/keuh nek"sheuh niz'euhm/, n. Psychol.
the theory that all mental processes can be described as the operation of inherited or acquired bonds between stimulus and response.

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In cognitive science, an approach that proposes to model human information processing in terms of a network of interconnected units operating in parallel.

The units are typically classified as input units, hidden units, or output units. Each unit has a default activation level that can vary as a function of the strength of (1) the inputs it receives from other units, (2) the different weights associated with its connections to the other units, and (3) its own bias. Connectionism, unlike traditional computational models in cognitive science, holds that information is distributed throughout entire networks instead of being localized in functionally discrete, semantically interpretable states.

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 an approach to artificial intelligence (AI) that developed out of attempts to understand how the human brain works at the neural level and, in particular, how people learn and remember. (For that reason, this approach is sometimes referred to as neuronlike computing.) In 1943 the neurophysiologist Warren McCulloch of the University of Illinois and the mathematician Walter Pitts of the University of Chicago published an influential treatise on neural networks (neural network) and automatons (automaton), according to which each neuron in the brain is a simple digital processor and the brain as a whole is a form of computing machine. As McCulloch put it subsequently, “What we thought we were doing (and I think we succeeded fairly well) was treating the brain as a Turing machine.”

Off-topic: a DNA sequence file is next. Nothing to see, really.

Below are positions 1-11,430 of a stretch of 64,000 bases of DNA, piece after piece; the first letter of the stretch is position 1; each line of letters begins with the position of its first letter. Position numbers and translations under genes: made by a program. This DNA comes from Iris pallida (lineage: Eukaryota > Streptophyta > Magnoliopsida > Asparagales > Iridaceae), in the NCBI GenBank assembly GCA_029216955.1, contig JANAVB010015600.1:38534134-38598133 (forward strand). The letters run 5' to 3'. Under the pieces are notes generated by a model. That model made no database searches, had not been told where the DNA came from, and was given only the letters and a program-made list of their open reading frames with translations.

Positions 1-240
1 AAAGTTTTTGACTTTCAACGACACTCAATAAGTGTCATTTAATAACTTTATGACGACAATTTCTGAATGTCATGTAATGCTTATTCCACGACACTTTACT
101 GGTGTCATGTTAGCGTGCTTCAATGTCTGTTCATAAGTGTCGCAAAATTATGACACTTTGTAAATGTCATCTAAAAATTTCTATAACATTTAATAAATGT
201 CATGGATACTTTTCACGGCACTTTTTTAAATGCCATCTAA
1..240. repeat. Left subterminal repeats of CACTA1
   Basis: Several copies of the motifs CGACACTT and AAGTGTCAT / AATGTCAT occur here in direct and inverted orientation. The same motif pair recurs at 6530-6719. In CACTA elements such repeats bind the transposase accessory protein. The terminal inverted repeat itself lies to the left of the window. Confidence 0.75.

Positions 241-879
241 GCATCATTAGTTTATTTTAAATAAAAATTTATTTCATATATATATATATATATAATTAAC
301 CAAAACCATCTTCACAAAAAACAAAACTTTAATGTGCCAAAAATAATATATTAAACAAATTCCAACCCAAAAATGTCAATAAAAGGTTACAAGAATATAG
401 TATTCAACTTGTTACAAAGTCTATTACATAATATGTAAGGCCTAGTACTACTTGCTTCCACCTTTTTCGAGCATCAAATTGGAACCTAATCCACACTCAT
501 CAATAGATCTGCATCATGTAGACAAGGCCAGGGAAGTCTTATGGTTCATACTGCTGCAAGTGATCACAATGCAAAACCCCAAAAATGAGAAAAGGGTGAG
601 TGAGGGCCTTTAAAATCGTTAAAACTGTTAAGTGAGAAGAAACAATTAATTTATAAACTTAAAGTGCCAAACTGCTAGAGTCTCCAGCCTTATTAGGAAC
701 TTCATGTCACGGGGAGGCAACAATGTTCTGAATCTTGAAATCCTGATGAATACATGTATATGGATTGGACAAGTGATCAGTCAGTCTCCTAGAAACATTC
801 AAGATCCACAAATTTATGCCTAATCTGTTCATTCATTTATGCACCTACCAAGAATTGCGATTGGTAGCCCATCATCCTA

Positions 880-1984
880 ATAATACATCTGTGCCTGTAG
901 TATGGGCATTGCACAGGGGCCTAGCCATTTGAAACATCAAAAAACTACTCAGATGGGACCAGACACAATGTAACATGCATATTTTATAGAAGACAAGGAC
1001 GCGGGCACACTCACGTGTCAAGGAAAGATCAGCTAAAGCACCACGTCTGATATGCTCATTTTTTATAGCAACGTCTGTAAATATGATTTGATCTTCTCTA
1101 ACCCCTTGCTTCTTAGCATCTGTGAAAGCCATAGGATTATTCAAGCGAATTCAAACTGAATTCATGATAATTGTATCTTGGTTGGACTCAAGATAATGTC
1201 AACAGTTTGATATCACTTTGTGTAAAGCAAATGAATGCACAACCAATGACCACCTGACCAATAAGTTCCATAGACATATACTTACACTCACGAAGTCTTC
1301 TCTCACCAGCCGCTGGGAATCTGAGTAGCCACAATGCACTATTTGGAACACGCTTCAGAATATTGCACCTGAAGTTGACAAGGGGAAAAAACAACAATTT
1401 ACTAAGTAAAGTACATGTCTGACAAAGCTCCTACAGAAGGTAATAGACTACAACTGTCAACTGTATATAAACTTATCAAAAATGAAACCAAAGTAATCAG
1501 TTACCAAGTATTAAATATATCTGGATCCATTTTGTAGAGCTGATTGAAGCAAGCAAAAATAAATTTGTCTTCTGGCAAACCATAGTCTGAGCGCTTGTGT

B.J. Copeland

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Universalium. 2010.

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